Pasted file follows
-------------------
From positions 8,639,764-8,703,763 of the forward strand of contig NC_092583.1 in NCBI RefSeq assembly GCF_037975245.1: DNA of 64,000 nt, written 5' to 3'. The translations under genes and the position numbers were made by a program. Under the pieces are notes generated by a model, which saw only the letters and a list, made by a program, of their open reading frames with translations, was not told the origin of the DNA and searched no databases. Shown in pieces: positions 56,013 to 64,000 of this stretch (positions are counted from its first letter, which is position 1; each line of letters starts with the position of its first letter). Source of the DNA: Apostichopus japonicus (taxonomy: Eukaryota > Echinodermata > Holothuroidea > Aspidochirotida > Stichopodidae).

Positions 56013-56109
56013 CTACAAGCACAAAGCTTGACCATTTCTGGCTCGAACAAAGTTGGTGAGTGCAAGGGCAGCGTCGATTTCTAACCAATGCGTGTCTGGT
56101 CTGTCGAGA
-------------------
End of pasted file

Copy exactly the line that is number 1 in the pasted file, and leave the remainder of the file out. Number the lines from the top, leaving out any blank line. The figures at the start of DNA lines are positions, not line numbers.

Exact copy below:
From positions 8,639,764-8,703,763 of the forward strand of contig NC_092583.1 in NCBI RefSeq assembly GCF_037975245.1: DNA of 64,000 nt, written 5' to 3'. The translations under genes and the position numbers were made by a program. Under the pieces are notes generated by a model, which saw only the letters and a list, made by a program, of their open reading frames with translations, was not told the origin of the DNA and searched no databases. Shown in pieces: positions 56,013 to 64,000 of this stretch (positions are counted from its first letter, which is position 1; each line of letters starts with the position of its first letter). Source of the DNA: Apostichopus japonicus (taxonomy: Eukaryota > Echinodermata > Holothuroidea > Aspidochirotida > Stichopodidae).